A Look Inside Ingram Micro's Cisco Experience Center

Ingram Micro this week opened the Experience Center, a 1,000-square-foot facility and demonstration dedicated to advanced Cisco architectures such as data center, Borderless Networks and collaboration. Located within Ingram's larger solution center in Buffalo, N.Y., the Experience Center includes classrooms, exhibitions, showcase areas and and lots of demo equipment -- nearly $2 million worth of technology in all.

CRN had the opportunity to visit the Experience Center on launch day this week, and here's a visual look at what's inside.

Cisco and Ingram Micro have been partnering for 15 years, according to Julie Hens, vice president, channels U.S. and Canada distribution, at Cisco. More than 40 Cisco VARs and Ingram partners joined executives from both the vendor and distributor at the launch.

From left to right: Ken Bast, vice president and general manager, advanced technologies division, Ingram Micro; Paul Bay, executive vice president, Ingram Micro North America; Mario Leone, executive vice president and CIO, Ingram Micro; Julie Hens, vice president, channels U.S./Canada distribution, Cisco; Peter Gambino, vice president, advanced technology/Cisco business unit, Ingram Micro; Marc Sherman, vice president, marketing and sales enablement, APC; and Anne Wilcox, vice president, U.S. customer solutions marketing, Ingram Micro.

The Experience Center space, most of which was new or refinished construction, according to Ingram Micro, is contained within Ingram's Buffalo, N.Y.-based solution center. It comprises classrooms, a full training facility, telepresence rooms, a digital home setup and other amenities, accessed from a reception area.

What was important, explained Cisco and Ingram Micro executives to press and attendees, was to build a center that didn't just attract engineers, but also C-suite level executives.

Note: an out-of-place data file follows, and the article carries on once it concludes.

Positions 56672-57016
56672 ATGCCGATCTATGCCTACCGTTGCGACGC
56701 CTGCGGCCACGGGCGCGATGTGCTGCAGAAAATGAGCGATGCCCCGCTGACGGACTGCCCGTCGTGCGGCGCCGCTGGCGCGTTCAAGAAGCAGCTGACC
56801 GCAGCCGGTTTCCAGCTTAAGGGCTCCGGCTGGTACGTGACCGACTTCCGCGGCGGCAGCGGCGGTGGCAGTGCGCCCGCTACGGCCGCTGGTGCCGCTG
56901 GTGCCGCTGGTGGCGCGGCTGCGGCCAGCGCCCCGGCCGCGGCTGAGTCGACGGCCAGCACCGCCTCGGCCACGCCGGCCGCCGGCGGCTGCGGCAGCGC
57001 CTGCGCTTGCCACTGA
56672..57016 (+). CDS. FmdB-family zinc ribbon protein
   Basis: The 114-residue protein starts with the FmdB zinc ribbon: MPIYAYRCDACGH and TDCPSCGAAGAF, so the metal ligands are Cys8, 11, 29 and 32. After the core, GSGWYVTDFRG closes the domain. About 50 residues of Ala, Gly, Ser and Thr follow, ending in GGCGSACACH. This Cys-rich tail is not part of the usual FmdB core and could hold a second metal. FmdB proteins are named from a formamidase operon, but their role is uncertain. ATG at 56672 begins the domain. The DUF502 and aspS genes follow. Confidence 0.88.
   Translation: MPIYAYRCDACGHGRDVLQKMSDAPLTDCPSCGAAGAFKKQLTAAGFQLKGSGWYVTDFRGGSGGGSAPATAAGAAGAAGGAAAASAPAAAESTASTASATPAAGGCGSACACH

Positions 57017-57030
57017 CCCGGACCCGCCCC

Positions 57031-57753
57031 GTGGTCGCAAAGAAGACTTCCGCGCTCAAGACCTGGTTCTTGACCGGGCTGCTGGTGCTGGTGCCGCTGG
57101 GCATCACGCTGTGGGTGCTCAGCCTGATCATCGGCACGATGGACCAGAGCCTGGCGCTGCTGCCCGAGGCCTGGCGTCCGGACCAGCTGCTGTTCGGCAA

"It's not just a lot of racks and equipment right in your face," said Peter Gambino, vice president, advanced technology, Cisco business unit at Ingram.

Still, they said, there's plenty for engineers to do, too, including walls of hands-on testing equipment big and small.

A panoramic view of the main room in the Experience Center shows everything from a mock workstation (including IP phones, mobile carts and video endpoints, desktops and laptops) to an interactive whiteboard, a data center showcase behind glass doors that features Cisco's Unified Computing System (UCS), a conference table, a meet-and-greet sitting area, and a video wall with seven digital displays.

The video wall can be customized to offer specific training and presentations on vertical markets, such as education and health care, and Cisco resources, such as financial planning.

Using the displays and the office set-ups, Experience Center visitors can try out various IP communications, such as mobile call transfer and call parking and video integration. The Center is staffed, year-round, by not only Ingram's Buffalo-based support staff but also a dedicated Cisco Certified Internetwork Expert (CCIE) and a Cisco-certified classroom instructor, too.